One of the safest ways to remove ticks without leaving the mouth parts of the tick implanted in the skin, and without using chemicals.
- Cradles the tick’s body without compressing the abdomen.
- Minimises the transfer of tick-borne infections.
- Removes the tick quickly and painlessly.
- With a shaped handle and angled hook for ease of use.
- Can be used on people and animals.
- Can be disinfected or sterilised.
- Made from recyclable plastic which is resistant to ether and most solvents.
- Can be incinerated without producing pollutant chlorine fumes.
Tick Removal Instructions
Ideally, wear rubber / plastic gloves or, in the absence of gloves, shield fingers with tissue or paper.
- Choose the most suitable O’Tom Tick Twister tool, according to the size of the tick (each pack contains two sizes, one for adult ticks and one for the tiny nymph ticks).
- Engage the tool by approaching the tick from the side (the body of the tick is flat when unfed) until it is held securely.
- Lift the tool very lightly and TURN IT (clockwise or counter-clockwise). The tick detaches itself after 2-3 rotations.
- After removing the tick, disinfect the bite site and wash hands with soap and water.
- You may want to save the tick for identification in case the person or animal the tick was attached to becomes ill within several weeks. To save the tick, write the date of the bite in pencil on a piece of paper and put it with the tick in a sealed plastic bag and store it in a freezer. Your doctor / vet can then identify that a tick bite has occurred and use this information to assist in making an accurate diagnosis.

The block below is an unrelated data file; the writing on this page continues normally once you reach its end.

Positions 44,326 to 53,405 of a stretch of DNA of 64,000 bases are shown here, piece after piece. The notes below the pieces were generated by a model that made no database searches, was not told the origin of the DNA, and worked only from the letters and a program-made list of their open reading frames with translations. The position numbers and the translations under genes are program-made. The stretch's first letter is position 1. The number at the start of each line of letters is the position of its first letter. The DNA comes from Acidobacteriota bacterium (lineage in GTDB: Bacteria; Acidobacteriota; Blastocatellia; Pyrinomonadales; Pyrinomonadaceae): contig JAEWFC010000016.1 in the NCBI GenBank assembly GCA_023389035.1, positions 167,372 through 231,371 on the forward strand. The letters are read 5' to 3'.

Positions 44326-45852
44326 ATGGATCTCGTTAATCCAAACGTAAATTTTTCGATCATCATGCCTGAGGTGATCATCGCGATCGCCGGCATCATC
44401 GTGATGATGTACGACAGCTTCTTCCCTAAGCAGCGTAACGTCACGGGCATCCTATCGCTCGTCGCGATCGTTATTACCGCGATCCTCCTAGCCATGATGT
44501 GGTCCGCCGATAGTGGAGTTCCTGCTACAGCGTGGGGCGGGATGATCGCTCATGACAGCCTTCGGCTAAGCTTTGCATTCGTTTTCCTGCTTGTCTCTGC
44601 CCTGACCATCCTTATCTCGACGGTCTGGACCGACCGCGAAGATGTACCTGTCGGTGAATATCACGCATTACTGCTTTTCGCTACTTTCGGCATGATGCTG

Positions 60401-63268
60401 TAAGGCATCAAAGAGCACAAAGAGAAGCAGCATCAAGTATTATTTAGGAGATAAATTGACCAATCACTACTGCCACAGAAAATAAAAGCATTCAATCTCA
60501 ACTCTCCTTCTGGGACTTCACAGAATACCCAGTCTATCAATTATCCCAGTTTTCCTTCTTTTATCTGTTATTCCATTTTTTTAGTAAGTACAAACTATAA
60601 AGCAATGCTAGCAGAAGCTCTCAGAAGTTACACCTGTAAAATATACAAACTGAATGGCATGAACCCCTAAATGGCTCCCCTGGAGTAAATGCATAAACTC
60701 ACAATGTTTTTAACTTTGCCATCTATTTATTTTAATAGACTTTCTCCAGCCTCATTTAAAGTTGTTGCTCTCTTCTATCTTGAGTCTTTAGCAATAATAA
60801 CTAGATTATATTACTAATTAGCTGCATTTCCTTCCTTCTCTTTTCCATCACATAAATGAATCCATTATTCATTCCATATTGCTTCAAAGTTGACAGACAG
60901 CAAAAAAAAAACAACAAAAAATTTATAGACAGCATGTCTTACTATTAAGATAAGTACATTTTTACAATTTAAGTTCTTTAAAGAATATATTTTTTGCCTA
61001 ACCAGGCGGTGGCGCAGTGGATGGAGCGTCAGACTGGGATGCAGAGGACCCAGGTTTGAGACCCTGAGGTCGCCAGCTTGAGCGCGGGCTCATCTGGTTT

If you don’t want to keep the tick, the best way to dispose of it is to place it in a tissue and squash it. Then flush the tissue down the toilet or dispose of it in a dustbin. This will prevent the tick from going on to bite another person or animal.
Although not every tick carries disease, immediate removal of an attached tick is recommended.
DO NOT use petroleum jelly, any liquid solutions, or freeze / burn the tick, as this is likely to stimulate it to regurgitate (vomit) saliva and stomach contents, increasing the chance of infection.